This chapter examines the status of women’s land rights and their implications for agricultural productivity in Uganda. The study finds that women had ownership rights over 32% of the surveyed parcels and use rights over 16% of the parcels. It also finds that granting land rights to women enhances productivity, but ownership rights are more important than use rights. Yield was significantly higher on parcels owned by women compared to those where women only had use rights. Therefore, granting use rights alone is not sufficient to promote efficient land use by women, but granting ownership rights can and does enhance yield. These results suggest that there is a need to strengthen female land ownership rights to promote agricultural productivity and reduce poverty. Enhancing women’s land rights is key in achieving the first and fifth sustainable development goals—alleviating poverty and promoting gender equality, respectively.

Topics: Agriculture, Economies, Poverty, Gender, Women, Gendered Power Relations, Gender Equality/Inequality, Rights, Land Rights, Women's Rights Regions: Africa, East Africa Countries: Uganda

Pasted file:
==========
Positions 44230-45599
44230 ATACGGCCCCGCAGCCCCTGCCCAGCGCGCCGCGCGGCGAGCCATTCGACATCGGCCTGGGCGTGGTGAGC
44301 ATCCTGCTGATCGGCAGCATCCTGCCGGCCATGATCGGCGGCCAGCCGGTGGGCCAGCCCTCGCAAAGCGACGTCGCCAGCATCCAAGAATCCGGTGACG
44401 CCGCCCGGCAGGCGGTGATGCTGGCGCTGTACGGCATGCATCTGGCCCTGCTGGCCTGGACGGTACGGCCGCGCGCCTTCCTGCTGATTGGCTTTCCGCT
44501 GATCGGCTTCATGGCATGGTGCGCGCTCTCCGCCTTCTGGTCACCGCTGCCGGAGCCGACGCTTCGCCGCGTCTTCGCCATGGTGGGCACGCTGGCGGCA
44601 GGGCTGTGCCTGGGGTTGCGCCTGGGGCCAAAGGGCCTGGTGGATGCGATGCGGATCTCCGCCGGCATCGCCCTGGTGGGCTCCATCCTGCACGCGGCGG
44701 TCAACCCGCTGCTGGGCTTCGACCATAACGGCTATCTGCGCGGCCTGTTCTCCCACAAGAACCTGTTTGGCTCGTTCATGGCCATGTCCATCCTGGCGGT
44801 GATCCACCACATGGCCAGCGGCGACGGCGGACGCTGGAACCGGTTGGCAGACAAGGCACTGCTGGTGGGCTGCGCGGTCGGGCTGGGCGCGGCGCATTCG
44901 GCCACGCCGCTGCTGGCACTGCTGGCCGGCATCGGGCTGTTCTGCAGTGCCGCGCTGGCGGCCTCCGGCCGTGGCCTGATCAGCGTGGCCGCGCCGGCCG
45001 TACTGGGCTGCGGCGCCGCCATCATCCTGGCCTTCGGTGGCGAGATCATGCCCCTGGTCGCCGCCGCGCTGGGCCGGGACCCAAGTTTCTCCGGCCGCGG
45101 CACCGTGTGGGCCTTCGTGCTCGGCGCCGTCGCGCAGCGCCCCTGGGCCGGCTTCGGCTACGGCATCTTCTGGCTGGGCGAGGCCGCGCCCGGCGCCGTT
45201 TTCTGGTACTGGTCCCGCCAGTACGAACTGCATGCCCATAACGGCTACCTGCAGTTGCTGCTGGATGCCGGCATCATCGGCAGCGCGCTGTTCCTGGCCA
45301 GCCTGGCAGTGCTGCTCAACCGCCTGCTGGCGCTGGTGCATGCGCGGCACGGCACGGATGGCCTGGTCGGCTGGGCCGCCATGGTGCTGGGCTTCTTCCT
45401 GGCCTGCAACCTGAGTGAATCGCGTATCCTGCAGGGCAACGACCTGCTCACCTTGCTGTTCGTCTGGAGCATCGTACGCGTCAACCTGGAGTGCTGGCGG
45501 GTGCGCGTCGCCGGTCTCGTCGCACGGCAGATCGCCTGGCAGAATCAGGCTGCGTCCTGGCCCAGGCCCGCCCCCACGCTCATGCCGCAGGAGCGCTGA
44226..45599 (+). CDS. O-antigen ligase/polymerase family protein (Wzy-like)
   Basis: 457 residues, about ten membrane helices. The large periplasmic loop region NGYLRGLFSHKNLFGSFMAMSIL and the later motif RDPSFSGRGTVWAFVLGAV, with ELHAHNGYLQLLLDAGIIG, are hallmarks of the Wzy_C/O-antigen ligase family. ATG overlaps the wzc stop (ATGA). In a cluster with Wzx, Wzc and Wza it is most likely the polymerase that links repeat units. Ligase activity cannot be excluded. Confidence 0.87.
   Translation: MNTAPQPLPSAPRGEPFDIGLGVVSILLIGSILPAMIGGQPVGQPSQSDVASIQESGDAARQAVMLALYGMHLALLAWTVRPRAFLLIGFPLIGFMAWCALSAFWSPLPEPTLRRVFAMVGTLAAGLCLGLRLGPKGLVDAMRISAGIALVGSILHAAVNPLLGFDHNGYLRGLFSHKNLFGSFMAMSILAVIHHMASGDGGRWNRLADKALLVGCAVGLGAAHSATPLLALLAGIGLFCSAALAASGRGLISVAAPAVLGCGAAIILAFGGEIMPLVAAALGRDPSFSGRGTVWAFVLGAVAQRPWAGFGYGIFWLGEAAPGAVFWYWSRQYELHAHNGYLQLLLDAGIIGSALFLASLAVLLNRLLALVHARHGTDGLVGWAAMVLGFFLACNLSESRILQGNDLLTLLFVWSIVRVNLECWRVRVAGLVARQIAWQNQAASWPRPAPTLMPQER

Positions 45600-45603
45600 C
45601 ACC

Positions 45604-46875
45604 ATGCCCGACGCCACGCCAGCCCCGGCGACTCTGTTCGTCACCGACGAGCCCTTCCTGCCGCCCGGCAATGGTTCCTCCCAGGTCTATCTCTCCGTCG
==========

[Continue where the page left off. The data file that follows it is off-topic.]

Year: 2020

A Literature Review of the Gender-Differentiated Impacts of Climate Change on Women’s and Men’s Assets and Well-Being in Developing Countries

Citation:

Goh, Amelia H. X. 2012. “A Literature Review of the Gender-Differentiated Impacts of Climate Change on Women’s and Men’s Assets and Well-Being in Developing Countries.” CAPRi Working Paper 106, Washington, DC, International Food Policy Research Institute. 

Author: Amelia H. X. Goh

Abstract: